9. 9. Ethics from the Thirukkural 461extensively verses of Thirukkural in many of his works (Muniapan and Dass, 2009).Although the teachings of Thirukkural encompass all the aspects of life, limited literatureis found on its principles of business ethics and application in business leadership. Although several Tamil scholars have written on various dimensions of Thirukkuralin Tamil language, the studies on Thirukkural in the organisational context of leadershipin English language is indeed limited. Among the authors who have done studies on theThirukkural’s application in business leadership are Iraianbu (2005) on human resourcemanagement from the perspectives of Thirukkural, Srinivasan (2006) on managementphilosophy from the Thirukkural, Amaladass (2007) on leadership values fromThirukkural, Chendroyaperumal (2008) on management role modelling from Thirukkuraland Loganathan (2008) on ethics from the Thirukkural. As business ethics are yet to beexplored by scholars, the objective of this paper is to highlight the principles of businessethics from the Thirukkural and presents its relevance for contemporary businessleadership. As the focus of this paper is on Thirukkural and Thiruvalluvar’s wisdom onbusiness ethics, Section 6 will provide a brief overview of the Thirukkural.6 ThirukkuralLike the great Vedic literature like the Valmiki Ramayana and the Vyasa Mahabharata,Thirukkural is also an epic. The word Thirukkural is a combination of two Tamil words‘thiru’ and ‘kural’. Thiru means auspicious and ‘kural’ means short poem consisting oftwo lines, a couplet. Thirukkural consists of 1,330 couplets (kural) and divided into threeparts. The first part deals with the ethical code of conduct (aram) and the second partdeals with political governance, wealth and other topics of social and material interest(porul). The third part deals with romance and love (inbam). The author Thiruvalluvarwas a Tamil saint and he was also a weaver and believed to have lived in Mylapore, apart of Chennai, the capital of Tamil Nadu. Thirukkural expounds various aspects of lifealso known as tamilmarai (Tamil Veda); poyyamozhi (speech that does not become false)and dheiva nool (divine text). It is said that at the time of its first presentation to the King’s court, the Pandyan Kingwanted to check its greatness. In the presence of all poets and the public, he put it to testby placing the palm leaves on which the Thirukkural was written along with those ofother contemporary works on a golden lotus and allowed it to float in the temple tank atthe famous temple of Madurai Meenakshi Temple in Tamil Nadu. The sanctified goldenlotus that would recognise only masterpieces is said to have rejected all other works andretained only the Thirukkural (Ragunathan, 2007). Thirukkural has also been widely translated in many of the world languages apartfrom Indian languages. One of the reasons for its wide translation in different languagesof the world is the undeniable fact that the ethics and the values it carries are applicableto all religions, all countries and all times. The following are few of the tributes in honourof Thirukkural from the world scholars of yesteryears (Krishnamurti, 2009): “I wanted to learn Tamil, only to enable me to study Valluvar’s Thirukkural through his mother tongue itself Only a few of us know the name of Thiruvalluvar. The North Indians do not know the name of the great saint. There is no one who has given such treasure of wisdom like him.” “It is a text-book of indispensable authority on moral life. The maxims of Valluvar have touched my soul.” – Mahathma Gandhi, the Father of Modern India.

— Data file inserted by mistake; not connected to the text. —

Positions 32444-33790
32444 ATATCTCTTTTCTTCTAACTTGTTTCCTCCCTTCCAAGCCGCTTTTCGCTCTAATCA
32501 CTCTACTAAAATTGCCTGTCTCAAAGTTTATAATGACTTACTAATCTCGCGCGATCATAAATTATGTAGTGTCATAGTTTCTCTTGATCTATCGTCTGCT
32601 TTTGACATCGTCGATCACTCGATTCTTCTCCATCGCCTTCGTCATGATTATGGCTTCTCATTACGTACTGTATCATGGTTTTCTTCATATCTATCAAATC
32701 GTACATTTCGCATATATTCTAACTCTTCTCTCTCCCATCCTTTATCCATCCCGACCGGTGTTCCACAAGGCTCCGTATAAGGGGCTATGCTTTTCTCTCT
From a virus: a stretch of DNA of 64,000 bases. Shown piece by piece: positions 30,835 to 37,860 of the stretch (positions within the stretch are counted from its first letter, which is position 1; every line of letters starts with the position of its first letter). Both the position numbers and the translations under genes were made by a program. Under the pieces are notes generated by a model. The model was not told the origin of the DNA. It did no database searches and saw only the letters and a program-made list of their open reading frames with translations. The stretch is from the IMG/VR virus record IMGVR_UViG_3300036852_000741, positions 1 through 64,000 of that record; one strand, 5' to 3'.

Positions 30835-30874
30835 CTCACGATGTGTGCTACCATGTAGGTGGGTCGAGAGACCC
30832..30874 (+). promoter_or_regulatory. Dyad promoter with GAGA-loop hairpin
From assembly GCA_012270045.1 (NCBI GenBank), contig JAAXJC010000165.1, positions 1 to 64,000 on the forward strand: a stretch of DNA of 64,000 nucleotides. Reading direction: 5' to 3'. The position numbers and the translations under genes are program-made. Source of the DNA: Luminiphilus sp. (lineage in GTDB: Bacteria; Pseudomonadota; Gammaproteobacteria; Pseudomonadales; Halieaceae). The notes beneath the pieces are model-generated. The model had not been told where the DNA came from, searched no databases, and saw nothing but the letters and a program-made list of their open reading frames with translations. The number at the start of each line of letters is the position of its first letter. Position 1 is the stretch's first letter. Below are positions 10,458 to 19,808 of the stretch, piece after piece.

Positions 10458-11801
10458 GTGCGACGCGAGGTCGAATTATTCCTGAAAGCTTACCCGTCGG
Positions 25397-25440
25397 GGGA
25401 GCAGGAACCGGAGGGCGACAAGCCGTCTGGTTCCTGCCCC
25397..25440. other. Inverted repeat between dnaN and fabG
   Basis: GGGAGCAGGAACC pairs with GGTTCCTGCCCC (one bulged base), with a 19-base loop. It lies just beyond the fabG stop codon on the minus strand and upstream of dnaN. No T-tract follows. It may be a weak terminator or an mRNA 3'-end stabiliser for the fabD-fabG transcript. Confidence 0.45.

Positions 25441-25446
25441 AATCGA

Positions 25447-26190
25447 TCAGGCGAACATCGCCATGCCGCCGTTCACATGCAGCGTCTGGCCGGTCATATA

10. 10. 462 B. Muniapan and M. Rajantheran “In its essence, Thirukkural is a treatise par excellence on the art of living. Tiruvalluvar, the author, diagnoses the intricacies of human nature with such penetrating insight, perfect mastery and consummate skill absorbing the most subtle concepts of love and modern psychology, that one is left wondering at his sweep and depth. His prescriptions, leavened by godliness, ethics, morality and humanness are sagacious and practical to the core. They cut across castes, creeds, climes and ages and have freshness which makes one fuel as if they are meant for the present times.” – Dr K.M. Munshi (1887–1971), Indian Educationist and Freedom Fighter, Founder of Bhartiya Vidhya Bhavan. “Thiruvalluvar’s poem is thus by no means a long one; though in value it far outweighs the whole of the remaining Tamil literature, and is one of the select number of great work which have entered into the very soul of a whole people, and which can never die”. “ Complete in itself, the sole work of its author has come down the esteem of ages absolutely uninjured, hardly a single various reading of any importance being found.” – Rev. Dr G.U. Pope, Christian Missionary and Educationist, first to translate complete Thirukkural into English, 1886. “World and Life Negation are found in the thought of Jesus in so far as he did not assume that the Kingdom of God would be realized in this natural world. He expected that this natural world would very speedily come to an end and be superseded by a super-natural world in which all that is imperfect and evil would be overcome by the power of God”. On the contrary, Valluvar believed that in this very natural world, the liberated man can find his heaven and said that perfect bliss could be attained by an individual in this natural world itself and it is unnecessary to wait indefinitely for the transformation of the world in order to transform oneself. Thus he took life and world affirmation to a loftier plane than Christ did.” – Dr Albert Schweitzer, Nobel Laureate.There are three most important features which make the Thirukkural unique, and theyare:1 It is secular in nature2 It is universal and applicable to people living everywhere3 It is everlasting and its messages transcend time.This secular, universal and immortal nature of Thirukkural, combined with itsconciseness and literary charm, has been the pride of Tamil people for the past manycenturies. Therefore, it is imperative for the Indians (Tamils) to dive into the ocean ofThirukkural to learn the principles of ethics for business leadership.7 Business ethics from the ThirukkuralAncient literature is always a source of wisdom. It inspires those who are open to it allthe time and it is never exhausted by any one generation of interpreters, no one has saidthe last word on it. Thirukkural is an example of one such ancient literature (Amaladass,2007). The Thirukkural is pregnant with lessons in several fields related to wealth,economics, politics, duty, pleasure, etc., besides ethics. For some Indians it may lookstrange that an ancient literature like the Thirukkural can say some things about businessethics in the modern context of leadership, but it is expected that after reading this paper